|Publication number||US5446558 A|
|Application number||US 07/956,930|
|Publication date||Aug 29, 1995|
|Filing date||Oct 5, 1992|
|Priority date||Oct 5, 1992|
|Publication number||07956930, 956930, US 5446558 A, US 5446558A, US-A-5446558, US5446558 A, US5446558A|
|Inventors||John F. Hamilton, Jr., Anthony J. Leone, III|
|Original Assignee||Eastman Kodak Company|
|Export Citation||BiBTeX, EndNote, RefMan|
|Patent Citations (15), Referenced by (5), Classifications (9), Legal Events (4)|
|External Links: USPTO, USPTO Assignment, Espacenet|
The present application is related to U.S. patent application Ser. No. 854,176, filed Mar. 20, 1992, entitled "An Apparatus for Halftone Dot Representation" and to U.S. patent application Ser. No. 854, 164, filed Mar. 20, 1992, entitled "An Envelope Method For Halftone Dot Representation".
The present invention is directed to the field of halftone printing wherein arrays of bit maps are used to form dot shapes on the printing media and more particularly to a unique apparatus and associated method for representing the shapes of the dots as ellipses that minimizes the amount of memory needed for storing the representations.
In the halftone printing art variations in the density of a color are represented by variations in the size (area) of small dots on a grid pattern. This permits the visual detection of shades of gray and color tone. A patent of interest for its teaching of dot size being a function of density is U.S. Pat. No. 4,680,645, entitled "Method For Rendering Gray Scale Images With Variable Dot Sizes" by Dispoto et al. With such methods the dots themselves do not have to be circular in shape but can have any number of shapes. With the advent of digital computers and digital printers into the printing art, digital bits, representing the desired sizing and shape of the dots, are stored and accessed from the computer or printer's memory and are used to cause the desired printing of the images onto hard copy. In digital systems the halftone dot shapes may be stored either as arrays of threshold values (e.g., 64×64×8 bits) or as arrays of bitmaps (e.g., 64×64×256 bits). The quality of the shape of the dots is a function of the number of bits (sample points) that are used in the printing process. Obviously, as more bits are used to increase the quality of the formed dot the greater will be the use of the computer or printer's memory space. In addition, with more bits stored in memory the longer it will take, in terms of access time, to call forth all the bits needed to drive the printing device. In the art, the number of sample points used to represent an image in an array of spaced rows and columns of sample points is called the mesh. It has been shown that there is an improvement in the quality of formed dots when the number of sample points in an array increases. What is known is that sampling in a 256×256 array or a 128×128 array, in place of a 64×64 array, achieves only a slightly improved dot shape at the cost of 16 times and 4 times, respectively, in the amount of memory required to store the threshold or bitmap values.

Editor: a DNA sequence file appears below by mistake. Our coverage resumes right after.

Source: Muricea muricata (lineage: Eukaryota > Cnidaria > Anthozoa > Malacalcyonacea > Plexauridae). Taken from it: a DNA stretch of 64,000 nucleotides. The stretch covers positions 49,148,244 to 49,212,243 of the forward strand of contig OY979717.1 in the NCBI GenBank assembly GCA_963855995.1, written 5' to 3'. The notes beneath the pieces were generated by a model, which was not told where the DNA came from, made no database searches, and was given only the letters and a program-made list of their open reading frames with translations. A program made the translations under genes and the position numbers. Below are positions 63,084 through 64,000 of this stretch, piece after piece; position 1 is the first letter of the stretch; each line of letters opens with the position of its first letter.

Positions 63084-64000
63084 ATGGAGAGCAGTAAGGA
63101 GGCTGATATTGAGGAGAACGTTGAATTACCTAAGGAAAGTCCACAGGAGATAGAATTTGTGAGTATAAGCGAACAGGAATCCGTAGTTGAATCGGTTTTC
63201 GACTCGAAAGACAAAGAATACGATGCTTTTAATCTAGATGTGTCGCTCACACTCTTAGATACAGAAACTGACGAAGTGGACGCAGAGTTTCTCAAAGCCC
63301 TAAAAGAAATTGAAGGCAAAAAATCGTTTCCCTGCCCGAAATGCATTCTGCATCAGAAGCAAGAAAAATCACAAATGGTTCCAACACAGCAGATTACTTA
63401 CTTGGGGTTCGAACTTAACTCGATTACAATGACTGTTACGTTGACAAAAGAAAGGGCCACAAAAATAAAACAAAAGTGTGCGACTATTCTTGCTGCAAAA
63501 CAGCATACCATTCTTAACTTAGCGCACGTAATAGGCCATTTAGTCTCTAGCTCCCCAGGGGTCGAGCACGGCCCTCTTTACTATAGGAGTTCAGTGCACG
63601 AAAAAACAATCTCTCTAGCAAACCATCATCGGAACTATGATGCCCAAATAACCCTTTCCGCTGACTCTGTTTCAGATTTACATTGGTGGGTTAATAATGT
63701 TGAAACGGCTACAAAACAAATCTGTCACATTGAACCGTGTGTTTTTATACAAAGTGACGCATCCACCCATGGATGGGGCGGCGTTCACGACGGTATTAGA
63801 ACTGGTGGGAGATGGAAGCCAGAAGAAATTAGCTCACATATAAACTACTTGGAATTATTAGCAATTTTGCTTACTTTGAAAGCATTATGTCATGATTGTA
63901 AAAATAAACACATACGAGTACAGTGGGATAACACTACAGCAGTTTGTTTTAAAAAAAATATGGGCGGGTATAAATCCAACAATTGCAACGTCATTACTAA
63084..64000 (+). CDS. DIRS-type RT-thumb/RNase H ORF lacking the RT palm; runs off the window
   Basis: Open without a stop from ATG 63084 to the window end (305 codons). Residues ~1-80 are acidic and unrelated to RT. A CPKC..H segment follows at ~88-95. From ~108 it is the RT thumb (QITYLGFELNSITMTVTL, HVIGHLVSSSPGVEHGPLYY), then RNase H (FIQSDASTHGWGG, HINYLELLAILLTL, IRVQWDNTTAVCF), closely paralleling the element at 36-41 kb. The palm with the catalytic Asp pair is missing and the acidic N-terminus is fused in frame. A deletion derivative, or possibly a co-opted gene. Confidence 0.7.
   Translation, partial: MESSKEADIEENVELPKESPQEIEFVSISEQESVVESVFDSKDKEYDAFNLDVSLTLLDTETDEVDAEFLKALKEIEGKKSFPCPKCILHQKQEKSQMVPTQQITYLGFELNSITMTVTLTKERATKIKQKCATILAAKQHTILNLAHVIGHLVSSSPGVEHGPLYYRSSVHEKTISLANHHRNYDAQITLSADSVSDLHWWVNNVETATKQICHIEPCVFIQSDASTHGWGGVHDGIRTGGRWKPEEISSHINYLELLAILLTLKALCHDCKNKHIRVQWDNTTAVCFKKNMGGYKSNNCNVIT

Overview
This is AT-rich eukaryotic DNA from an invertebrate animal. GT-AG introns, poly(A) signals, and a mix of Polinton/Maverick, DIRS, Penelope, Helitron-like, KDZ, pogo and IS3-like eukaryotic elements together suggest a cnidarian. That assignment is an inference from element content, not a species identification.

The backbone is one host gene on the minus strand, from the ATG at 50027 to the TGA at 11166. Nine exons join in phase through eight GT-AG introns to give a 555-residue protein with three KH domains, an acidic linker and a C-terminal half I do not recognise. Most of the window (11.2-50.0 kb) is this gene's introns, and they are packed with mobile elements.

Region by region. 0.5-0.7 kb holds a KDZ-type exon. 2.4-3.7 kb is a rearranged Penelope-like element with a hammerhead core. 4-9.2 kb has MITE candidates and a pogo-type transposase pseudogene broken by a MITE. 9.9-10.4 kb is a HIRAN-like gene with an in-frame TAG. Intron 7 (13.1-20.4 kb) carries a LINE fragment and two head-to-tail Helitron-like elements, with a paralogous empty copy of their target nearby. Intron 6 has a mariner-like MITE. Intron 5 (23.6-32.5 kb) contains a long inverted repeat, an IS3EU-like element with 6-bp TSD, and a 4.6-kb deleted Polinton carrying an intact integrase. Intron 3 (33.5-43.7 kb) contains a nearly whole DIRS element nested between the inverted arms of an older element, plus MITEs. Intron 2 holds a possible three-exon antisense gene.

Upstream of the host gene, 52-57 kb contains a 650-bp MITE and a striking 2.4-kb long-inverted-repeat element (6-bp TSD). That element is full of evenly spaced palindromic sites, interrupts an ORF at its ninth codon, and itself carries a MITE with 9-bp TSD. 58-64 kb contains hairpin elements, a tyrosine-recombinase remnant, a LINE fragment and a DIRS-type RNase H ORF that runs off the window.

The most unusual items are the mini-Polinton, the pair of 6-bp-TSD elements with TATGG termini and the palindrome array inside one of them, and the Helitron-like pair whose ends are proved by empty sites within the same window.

In addition to the above mentioned increase in memory requirement, to achieve an increase in the quality of the formed dots when a digital screening pattern is used to print out the dots a problem of automotive or patterning is created. This is caused by the step of re-sampling the already sampled dot shapes. These problems have caused a great deal of development time to be spent looking for the "magic" combinations of screen rulings and screen angles which will produce dots without moire through the entire range of dot sizes. The present invention provides an improved solution to these problems.
The present invention uses an "envelope" technique for defining the shape and the size of elliptical dots by approximating the dot's shape with an envelop of lines straight or curved. When an elliptical dot is formed, only the bit values representing one-eight of the elliptical dot need be used to replicate the full dot. Also, by using lines having slopes which are exact powers of two, the required multiplications needed to form the envelope of the elliptical dot can be achieved by simply shifting bits. The present invention is directed specifically to the forming and the handling of "elliptical" halftone dots.